There's been a wide range of reported IP rates from different companies in this Bakken well. Part of the reason is that some companies are completing 1280 wells which will have higher IPs similar to two 640s based wells and others are drilling 640s or 960s. I'll try and clear up another possibly confusing terminology issue. What EOG calls our Bakken Lite is equivalent to everybody else's Bakken. We differentiated between our Bakken Core and Lite because we own the lion share of the Core. Based on our analysis outside EOG's Bakken Core the Bakken or EOG's Bakken Lite [rock] has a relatively constant quality across the base.

On the logistical front, our North Dakota accrued by rail project is up and running. We're now able to increase our net [back] by selling oil in Cushing, Oklahoma as appose to Clear Brook, Minnesota while also avoiding major trucking cost. We've got this project to fruition in an 8 months period. Our Prairie Rose rich natural gas pipeline is also now in service. This will allow us to sell our Bakken gas and NGLs in the Chicago market also increasing our net debts.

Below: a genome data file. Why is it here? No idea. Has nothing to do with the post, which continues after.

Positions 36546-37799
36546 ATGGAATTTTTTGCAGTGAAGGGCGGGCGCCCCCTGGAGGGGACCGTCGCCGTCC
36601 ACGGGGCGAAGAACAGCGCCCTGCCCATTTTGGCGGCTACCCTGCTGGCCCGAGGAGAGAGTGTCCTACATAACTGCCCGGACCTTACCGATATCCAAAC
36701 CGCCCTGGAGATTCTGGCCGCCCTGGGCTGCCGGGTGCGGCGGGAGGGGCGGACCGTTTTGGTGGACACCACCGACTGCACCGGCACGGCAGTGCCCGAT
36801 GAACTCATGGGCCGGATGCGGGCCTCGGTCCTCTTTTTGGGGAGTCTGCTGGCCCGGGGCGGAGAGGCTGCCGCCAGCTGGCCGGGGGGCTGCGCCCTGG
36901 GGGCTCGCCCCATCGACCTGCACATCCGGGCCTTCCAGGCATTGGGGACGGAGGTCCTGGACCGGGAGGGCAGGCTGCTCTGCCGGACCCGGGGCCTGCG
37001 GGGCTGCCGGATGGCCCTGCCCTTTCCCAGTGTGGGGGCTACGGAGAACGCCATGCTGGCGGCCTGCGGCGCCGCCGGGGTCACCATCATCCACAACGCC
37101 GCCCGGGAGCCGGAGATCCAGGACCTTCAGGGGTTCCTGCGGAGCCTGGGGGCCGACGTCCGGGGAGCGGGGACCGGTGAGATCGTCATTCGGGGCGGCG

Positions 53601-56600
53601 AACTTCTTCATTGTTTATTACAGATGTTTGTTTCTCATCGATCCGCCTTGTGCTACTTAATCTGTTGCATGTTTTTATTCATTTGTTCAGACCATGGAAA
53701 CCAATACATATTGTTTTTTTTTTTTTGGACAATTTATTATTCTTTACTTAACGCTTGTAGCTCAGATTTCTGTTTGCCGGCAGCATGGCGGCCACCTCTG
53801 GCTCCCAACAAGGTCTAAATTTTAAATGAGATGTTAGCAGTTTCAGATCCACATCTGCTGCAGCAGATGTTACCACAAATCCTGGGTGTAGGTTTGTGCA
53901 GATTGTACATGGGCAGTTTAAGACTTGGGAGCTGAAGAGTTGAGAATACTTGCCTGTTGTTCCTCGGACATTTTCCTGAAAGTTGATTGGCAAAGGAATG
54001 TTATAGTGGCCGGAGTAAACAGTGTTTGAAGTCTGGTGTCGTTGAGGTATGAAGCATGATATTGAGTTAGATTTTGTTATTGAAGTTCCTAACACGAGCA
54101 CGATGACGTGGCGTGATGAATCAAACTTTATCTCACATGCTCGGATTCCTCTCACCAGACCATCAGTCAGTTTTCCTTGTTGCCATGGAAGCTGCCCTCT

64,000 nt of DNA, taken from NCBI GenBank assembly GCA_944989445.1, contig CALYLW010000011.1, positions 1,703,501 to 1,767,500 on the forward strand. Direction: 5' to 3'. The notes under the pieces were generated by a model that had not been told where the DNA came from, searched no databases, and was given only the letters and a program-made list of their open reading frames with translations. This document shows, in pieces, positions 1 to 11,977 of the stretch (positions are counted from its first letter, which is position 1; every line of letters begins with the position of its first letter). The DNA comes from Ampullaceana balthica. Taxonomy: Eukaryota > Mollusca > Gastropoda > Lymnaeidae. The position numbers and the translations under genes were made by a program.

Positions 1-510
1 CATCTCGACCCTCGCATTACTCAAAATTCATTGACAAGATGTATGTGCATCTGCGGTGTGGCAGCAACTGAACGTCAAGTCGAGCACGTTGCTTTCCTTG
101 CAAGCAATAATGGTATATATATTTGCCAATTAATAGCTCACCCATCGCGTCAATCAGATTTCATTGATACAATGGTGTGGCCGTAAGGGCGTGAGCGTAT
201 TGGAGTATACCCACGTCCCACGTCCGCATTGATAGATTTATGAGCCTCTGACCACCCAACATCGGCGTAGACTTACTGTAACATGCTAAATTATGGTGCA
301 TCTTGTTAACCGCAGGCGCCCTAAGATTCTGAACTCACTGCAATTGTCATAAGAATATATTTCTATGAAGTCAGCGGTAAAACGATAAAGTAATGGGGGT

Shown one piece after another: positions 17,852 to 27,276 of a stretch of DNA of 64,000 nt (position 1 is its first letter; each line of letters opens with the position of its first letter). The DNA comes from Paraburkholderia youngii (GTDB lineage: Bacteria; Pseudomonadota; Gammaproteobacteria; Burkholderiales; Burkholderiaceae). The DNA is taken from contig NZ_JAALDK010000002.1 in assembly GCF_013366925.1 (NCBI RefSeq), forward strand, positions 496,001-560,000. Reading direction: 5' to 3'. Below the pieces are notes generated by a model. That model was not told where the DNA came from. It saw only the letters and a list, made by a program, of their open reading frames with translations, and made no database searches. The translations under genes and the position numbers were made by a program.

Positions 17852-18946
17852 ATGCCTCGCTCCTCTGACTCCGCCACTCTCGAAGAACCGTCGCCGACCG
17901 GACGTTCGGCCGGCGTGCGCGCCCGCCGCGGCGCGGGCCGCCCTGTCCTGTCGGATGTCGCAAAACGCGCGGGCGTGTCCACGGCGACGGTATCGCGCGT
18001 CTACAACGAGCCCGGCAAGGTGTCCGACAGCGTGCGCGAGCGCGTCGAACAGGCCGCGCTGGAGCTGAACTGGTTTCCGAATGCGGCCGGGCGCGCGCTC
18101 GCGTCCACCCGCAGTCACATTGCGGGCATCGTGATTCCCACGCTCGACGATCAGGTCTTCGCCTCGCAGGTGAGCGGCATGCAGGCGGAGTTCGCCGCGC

Now I'll move to the Barnett Combo Plays. The bottom line here is that our fourth quarter drilling results further confirmed our estimates that we provided last quarter of 220 and 280 that as to royalty Mboe per well for vertical and horizontal wells respectively. We referred 6 of these wells in our press release and I won't repeat them here. We plan to drill 120 vertical and 126 horizontal Combo wells this year and are testing various spacing patterns. Since we own essentially a 100% of the Combo Play and it's not possible to triangulate EOGs results with other operators. I'll provide a conceptual way to visualize the Combo in relation to the Barnett gas areas such as Johnson or Tarrant County.